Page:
The Value of Philosophy
Consider a man that looks to material needs as the necessities of life. He moves through his world in a twenty-four hour cycle of the mundane, never reaching for a less ignorant existence. Bertrand Russell believes that these "practical men", as society deems them, are wrongly named. A meaningful life to this "practical man", certainly does not include the understanding of a need for knowledge. Russell states, "It is exclusively among the goods of the mind that the value of philosophy is to be found; and only those who are not indifferent to these goods can be persuaded that the study of philosophy is not a waste of time" (page 9). The value of philosophy can be found when anyone chooses to step over the line between things and ideas.
I am claiming, in this instance, that philosophy is valuable for being a source of knowledge and understanding, among other things. Those that attempt to gain these are in turn going to benefit from their efforts. A man does not necessarily need the ability to comprehend the entire universe, but just to be open to thought. In the past, men that worked towards this task of thinking, such as Newton, were able to take
philosophy and evolve it into a separate science. This reasons that philosophy's value is largely in the possibility of a greater enlightenment that has yet to be determined. There is value in the fact that a deeper reality exists. That life does not just run blindly through time, but streams around reason and thought. Knowledge should alone be enough of a value for philosophy to be an appreciated source of gaining exactly that end.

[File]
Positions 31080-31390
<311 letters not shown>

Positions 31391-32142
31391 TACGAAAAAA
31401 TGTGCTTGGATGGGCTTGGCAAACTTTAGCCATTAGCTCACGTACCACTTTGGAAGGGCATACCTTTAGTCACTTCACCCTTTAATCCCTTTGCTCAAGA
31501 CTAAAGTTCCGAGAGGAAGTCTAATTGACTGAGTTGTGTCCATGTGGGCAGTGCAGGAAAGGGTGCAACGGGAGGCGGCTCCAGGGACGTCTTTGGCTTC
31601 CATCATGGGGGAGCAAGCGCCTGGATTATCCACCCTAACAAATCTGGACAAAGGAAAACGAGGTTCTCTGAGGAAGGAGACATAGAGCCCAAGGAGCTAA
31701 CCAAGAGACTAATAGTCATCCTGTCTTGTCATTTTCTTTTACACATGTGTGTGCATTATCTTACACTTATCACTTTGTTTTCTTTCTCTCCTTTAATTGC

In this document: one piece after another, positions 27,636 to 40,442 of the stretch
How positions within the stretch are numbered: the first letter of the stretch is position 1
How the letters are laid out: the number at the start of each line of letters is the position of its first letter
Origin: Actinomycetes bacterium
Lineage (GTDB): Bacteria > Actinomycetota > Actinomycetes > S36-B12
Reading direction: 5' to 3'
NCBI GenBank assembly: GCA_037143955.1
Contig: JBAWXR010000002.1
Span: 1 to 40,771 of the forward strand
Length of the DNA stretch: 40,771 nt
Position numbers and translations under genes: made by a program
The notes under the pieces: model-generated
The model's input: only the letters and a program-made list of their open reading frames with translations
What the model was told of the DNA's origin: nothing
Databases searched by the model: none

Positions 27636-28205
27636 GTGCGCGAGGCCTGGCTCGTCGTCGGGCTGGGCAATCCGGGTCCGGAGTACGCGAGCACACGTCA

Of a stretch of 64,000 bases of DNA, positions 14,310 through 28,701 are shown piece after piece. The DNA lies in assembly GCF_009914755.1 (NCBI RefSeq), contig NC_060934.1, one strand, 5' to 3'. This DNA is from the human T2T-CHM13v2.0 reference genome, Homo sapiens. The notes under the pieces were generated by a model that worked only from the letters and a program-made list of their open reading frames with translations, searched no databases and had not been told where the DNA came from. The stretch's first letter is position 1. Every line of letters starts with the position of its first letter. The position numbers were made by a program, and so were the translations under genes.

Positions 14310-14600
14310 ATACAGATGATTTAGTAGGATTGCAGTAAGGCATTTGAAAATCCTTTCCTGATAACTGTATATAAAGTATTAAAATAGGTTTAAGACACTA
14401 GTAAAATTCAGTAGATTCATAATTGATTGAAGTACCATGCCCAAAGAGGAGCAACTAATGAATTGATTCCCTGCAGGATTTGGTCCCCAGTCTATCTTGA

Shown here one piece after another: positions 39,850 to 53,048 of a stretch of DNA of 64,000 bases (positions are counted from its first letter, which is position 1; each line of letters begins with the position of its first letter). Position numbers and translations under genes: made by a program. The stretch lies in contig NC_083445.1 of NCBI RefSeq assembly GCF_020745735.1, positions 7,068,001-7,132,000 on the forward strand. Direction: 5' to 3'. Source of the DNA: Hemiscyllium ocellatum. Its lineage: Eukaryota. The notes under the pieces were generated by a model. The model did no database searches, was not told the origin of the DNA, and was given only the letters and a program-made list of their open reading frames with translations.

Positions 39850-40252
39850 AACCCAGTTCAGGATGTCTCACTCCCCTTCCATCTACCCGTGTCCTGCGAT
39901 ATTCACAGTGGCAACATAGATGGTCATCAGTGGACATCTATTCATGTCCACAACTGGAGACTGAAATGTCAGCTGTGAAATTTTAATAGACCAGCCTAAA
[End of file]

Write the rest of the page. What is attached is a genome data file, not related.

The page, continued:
Thomas Nagel writes, "...humans have the special capacity to step back and survey themselves, and the lives to which they are committed..." (page 23). This realization is one of the reasons that philosophy contains value for the society at large. Everyone, through examining and doubting their choices, can gain knowledge. And knowledge is the primary aim of philosophy, according to Russell and my own opinion. Socrates summarizes it best in Plato's, Apology: Defense of Socrates, when he stated, "...an unexamined life is no life for a human being to live..." (page 40). Humans were given the capacity to have thought processes and go beyond the routine existence of lower level life forms. To let this possession go unused would be neglecting the possibilities of the mind.
However, the value of philosophy for society at large is limited by self-assertion. The masses will find themselves looking for knowledge but being blocked by the view that the world is of less worth than themselves, or the Self. This will be the downfall of the instinctive man;
he is contained in his private interests. It is almost like a trap, man fills his life with family and friends and believes that he has found his place in life. A true student of philosophy will have a want of knowledge that is free and pure. This want contains no concerns...